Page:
Over the past decade, the idea of quantitatively relating observations made of the earth’s ionosphere to tsunami and large seismic events has gone from a far-fetched dream to one having significant potential for both understanding the vertical coupling of the earth’s surface with the atmosphere and as a monitoring tool for these devastating events. This progress is rooted in the increased capabilities provided by a variety of observational modalities, most notably ground- and space-borne global navigation satellite system (GNSS) receivers and airglow imaging systems, which provided definitive evidence of the efficient upward coupling for the 2011 Tohoku and 2012 Haida Gwaii events. To study the details of the generated gravity waves and their coupling into the ionosphere, several models have been developed.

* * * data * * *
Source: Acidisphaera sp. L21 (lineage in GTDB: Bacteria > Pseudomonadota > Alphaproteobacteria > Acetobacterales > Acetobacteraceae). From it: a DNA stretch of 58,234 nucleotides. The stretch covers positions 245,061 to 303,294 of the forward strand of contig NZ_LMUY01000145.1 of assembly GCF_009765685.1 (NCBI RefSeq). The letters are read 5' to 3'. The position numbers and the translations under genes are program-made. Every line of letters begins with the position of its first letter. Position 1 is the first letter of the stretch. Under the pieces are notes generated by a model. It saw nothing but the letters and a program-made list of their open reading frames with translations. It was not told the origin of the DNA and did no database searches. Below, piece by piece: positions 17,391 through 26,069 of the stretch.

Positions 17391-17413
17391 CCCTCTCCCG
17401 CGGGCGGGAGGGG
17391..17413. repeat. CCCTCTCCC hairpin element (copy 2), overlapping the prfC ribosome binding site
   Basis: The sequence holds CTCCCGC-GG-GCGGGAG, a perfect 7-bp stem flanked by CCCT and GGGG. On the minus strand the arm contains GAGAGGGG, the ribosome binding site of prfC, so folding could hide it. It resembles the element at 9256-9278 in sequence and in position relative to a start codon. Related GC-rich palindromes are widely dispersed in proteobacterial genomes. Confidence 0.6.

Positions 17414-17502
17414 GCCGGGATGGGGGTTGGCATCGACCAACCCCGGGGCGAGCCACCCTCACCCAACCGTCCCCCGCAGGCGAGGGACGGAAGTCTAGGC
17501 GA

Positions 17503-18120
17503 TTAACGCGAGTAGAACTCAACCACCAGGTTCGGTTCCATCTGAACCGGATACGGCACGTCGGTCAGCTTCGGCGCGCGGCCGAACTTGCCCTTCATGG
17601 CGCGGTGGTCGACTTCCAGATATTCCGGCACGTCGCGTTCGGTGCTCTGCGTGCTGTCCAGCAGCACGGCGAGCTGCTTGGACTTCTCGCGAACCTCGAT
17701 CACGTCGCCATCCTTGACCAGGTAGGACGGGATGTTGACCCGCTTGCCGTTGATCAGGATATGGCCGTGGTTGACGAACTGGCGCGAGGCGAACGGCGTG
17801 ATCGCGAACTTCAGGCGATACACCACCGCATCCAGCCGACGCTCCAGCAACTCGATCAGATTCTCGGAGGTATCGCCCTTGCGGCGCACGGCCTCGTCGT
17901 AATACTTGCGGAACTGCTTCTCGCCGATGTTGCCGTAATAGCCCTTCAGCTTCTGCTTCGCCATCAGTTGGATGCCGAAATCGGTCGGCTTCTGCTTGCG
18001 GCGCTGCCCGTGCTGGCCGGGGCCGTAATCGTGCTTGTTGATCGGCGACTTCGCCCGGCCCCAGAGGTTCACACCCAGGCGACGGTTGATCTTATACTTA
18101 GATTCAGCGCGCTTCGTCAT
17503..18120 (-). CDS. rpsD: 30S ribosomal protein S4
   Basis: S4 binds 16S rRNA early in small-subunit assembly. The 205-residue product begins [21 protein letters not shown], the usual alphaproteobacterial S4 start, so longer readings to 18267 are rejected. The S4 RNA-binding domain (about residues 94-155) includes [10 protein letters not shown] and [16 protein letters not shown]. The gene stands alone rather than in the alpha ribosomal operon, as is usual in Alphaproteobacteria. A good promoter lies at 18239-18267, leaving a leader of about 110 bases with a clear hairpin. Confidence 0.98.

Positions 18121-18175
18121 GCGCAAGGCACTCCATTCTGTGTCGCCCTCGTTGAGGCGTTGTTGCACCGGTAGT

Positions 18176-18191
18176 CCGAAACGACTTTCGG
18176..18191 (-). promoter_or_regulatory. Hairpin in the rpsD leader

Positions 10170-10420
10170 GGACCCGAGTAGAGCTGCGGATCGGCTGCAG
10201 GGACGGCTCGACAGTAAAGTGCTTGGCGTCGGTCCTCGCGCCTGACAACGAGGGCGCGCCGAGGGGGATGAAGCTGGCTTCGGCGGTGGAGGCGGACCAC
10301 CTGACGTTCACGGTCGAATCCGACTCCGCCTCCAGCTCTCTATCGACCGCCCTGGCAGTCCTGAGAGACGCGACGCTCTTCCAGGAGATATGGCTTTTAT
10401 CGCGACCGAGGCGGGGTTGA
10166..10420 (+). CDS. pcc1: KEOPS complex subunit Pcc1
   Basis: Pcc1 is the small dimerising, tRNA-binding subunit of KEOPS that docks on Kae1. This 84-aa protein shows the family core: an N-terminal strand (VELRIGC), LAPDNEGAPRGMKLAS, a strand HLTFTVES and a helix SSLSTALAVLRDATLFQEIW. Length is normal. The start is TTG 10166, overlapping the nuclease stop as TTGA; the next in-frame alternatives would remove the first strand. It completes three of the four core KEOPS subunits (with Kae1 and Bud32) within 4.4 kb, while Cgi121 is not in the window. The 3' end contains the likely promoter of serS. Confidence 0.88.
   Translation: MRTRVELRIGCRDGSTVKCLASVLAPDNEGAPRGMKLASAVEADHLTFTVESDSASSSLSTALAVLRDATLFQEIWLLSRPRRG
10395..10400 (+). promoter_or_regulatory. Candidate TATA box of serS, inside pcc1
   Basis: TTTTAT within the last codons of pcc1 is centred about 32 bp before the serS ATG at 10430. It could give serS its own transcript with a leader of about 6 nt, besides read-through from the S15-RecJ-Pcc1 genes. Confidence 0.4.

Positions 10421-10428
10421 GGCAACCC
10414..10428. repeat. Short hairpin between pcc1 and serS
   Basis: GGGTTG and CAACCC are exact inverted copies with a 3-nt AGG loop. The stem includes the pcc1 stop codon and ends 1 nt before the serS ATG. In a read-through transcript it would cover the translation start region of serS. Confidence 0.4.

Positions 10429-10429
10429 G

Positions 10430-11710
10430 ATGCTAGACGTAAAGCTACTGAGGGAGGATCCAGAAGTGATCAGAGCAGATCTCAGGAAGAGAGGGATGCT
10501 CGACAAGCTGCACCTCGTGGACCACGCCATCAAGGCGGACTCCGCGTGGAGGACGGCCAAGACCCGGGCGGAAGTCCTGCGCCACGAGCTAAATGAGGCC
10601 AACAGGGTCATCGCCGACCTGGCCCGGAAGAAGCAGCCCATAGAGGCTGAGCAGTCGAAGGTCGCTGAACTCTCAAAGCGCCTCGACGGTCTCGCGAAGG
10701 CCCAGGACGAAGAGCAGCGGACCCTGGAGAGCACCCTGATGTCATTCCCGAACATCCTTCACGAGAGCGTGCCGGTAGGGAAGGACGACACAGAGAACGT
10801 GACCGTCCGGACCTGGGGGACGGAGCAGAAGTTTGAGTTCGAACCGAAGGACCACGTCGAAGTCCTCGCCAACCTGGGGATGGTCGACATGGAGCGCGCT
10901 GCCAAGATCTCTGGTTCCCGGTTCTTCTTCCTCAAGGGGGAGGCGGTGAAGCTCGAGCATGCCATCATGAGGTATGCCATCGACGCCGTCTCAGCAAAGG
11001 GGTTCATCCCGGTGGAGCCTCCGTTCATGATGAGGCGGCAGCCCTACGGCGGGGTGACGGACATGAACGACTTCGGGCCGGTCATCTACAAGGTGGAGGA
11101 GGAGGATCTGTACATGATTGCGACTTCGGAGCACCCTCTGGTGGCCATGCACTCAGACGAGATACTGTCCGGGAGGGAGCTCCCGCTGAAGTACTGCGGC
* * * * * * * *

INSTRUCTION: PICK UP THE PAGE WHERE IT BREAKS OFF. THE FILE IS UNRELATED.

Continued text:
During the first session of the proposed ISSI workshop, we would bring together the authors of these different models to discuss the assumptions, strengths, and weaknesses of each model. Experimentalists would participate in the workshop to provide observational benchmarks. We would expect this session to result in an action plan on how to improve the models and spark discussion on what types of observations are required to further test and validate them. In the second session, the team would reconvene and use the improved models to plan and develop future observational capabilities. These might include deploying existing instrumentation to new, advantageous locations or the development of new observing methods, including from space, to provide novel measurements of important parameters identified in the models. In addition, during this second session, we would investigate inverse methodologies so that observations of the thermosphere/ionosphere could be used to infer the properties of the underlying tsunami. In this way, we would move beyond cause and effect of the phenomenology to turning observables around to produce actionable information for the public